Outcomes of off-pump versus on-pump coronary artery bypass grafting: Impact of preoperative risk
Selected in The Journal of Thoracic Cardiovascular Surgery by S. Head
Polomsky M, He X, O’Brien SM, Puskas JD
J Thorac Cardiovasc Surg 2013;145:1193-8
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There is an ongoing debate whether off-pump coronary artery bypass grafting (CABG) without the use of cardiopulmonary bypass results in significantly lower rates of procedural complications as opposed to on-pump CABG. Although over 60 randomized trials have been performed, these have been limited by a relatively low sample size and were not powered to detect small, yet important, differences in rates of procedural mortality, stroke and myocardial infarction.
It furthermore remains unclear whether low-or-high risk patients benefit more by off-pump surgery, and whether results are dependent on center volume or operating surgeon.
- Included all patients that underwent nonemergency, isolated CABG between 01/2005 and 12/2010 in the STS database
- 876,081 patients were analyzed: 689,943 and 186,138 patients who underwent on-pump and off-pump CABG, respectively
- Endpoints: mortality, stroke, acute renal failure, any mortality of morbidity, and prolonged postoperative length of stay (>14 days)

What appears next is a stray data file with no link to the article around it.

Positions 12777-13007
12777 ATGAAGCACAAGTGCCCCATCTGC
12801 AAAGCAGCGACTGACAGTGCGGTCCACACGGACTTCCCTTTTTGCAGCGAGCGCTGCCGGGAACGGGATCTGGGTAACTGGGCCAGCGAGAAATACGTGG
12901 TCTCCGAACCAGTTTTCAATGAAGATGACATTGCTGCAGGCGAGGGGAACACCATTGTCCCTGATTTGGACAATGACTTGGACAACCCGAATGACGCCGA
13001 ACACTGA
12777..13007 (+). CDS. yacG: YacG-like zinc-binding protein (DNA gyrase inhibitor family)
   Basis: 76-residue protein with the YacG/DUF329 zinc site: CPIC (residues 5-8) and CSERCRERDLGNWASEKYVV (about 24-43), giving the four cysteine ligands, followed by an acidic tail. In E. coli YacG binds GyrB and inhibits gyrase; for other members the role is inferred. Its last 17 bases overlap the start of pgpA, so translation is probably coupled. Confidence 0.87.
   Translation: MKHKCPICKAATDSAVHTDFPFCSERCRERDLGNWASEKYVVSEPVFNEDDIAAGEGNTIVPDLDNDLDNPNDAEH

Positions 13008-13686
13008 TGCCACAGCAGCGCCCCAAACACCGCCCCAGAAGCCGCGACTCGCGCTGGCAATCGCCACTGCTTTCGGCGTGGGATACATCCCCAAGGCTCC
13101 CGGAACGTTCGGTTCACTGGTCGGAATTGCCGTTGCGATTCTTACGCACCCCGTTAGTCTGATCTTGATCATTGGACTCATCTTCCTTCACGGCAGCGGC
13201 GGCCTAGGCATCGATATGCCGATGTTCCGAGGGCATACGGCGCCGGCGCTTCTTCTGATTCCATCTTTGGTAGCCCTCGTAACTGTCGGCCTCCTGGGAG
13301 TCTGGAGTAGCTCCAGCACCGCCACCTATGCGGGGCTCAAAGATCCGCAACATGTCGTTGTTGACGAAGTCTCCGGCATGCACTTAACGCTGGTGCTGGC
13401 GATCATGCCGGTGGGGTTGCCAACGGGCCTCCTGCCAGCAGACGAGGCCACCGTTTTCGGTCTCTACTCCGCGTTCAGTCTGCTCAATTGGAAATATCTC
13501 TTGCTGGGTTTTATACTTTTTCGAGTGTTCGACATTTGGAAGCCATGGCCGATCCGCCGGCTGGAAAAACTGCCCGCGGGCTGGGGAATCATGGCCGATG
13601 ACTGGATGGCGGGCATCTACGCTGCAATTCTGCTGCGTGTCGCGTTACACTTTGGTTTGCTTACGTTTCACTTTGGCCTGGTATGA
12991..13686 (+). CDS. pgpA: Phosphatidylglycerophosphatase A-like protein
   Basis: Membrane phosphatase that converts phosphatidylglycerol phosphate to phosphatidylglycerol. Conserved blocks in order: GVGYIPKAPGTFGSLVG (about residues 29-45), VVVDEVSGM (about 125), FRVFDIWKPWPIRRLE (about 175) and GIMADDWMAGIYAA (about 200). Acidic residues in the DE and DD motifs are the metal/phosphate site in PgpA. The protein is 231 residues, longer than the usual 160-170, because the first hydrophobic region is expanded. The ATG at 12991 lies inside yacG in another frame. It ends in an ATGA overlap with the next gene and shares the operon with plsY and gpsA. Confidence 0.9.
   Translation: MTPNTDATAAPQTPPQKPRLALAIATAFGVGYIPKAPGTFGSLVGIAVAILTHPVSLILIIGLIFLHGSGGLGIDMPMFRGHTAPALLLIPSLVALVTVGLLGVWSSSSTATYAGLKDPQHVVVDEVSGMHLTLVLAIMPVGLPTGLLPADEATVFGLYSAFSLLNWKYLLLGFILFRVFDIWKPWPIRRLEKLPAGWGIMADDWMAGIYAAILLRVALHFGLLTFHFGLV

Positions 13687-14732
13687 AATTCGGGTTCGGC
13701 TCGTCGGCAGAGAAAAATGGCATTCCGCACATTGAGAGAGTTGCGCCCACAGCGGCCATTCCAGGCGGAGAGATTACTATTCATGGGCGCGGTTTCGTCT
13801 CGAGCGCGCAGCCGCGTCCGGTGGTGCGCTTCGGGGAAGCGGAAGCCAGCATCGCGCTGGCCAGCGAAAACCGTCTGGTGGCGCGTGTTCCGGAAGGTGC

- Odds ratios were adjusted for all 30 patient risk factors that comprise the STS score
- After adjustment, off-pump CABG resulted in significantly lower rates of mortality (OR = 0.89, 95% CI 0.84-0.94; p<0.001), stroke (OR = 0.66, 95% CI 0.62-0.71; p<0.001), renal failure (OR = 0.80, 95% CI 0.77-0.84; p<0.001), any mortality of morbidity (OR = 0.78, 95% CI 0.76-0.79; p<0.001) and prolonged length of stay (OR = 0.77, 95% CI 0.74-0.79; p<0.001)
- Results were not different in a selection of high-volume centers that performed more than 300 off-pump and 300 on-pump procedures during the inclusion period, but the difference between off-pump and on-pump was more pronounced if performed by surgeons with a higher case-load
- Subgroup analyses according to predicted risk of mortality by STS score showed that there were significant interactions between off-pump CABG and the STS score for all outcomes (p<0.05), where high-risk patients appear to have more benefit from off-pump CABG
This is an important study to complement the evidence from randomized trials, and is the largest to date to look at the impact of off-pump CABG in a ‘real-world’ setting. It is assuring to see that off-pump CABG could safely be performed in a variety of hospitals with differing experience levels. These findings furthermore add to the recent belief that off-pump CABG may be particularly beneficial to patients at high operative risk.
Nevertheless, inherent to retrospective, observational studies like this one, there is a selection bias as to which patients underwent off- or on-pump CABG. Thorough preoperative patient evaluation is necessary to assess which treatment option may be best for the individual patient, taking into account the STS score but also variables not included in current risk models (e.g. aortic atherosclerosis).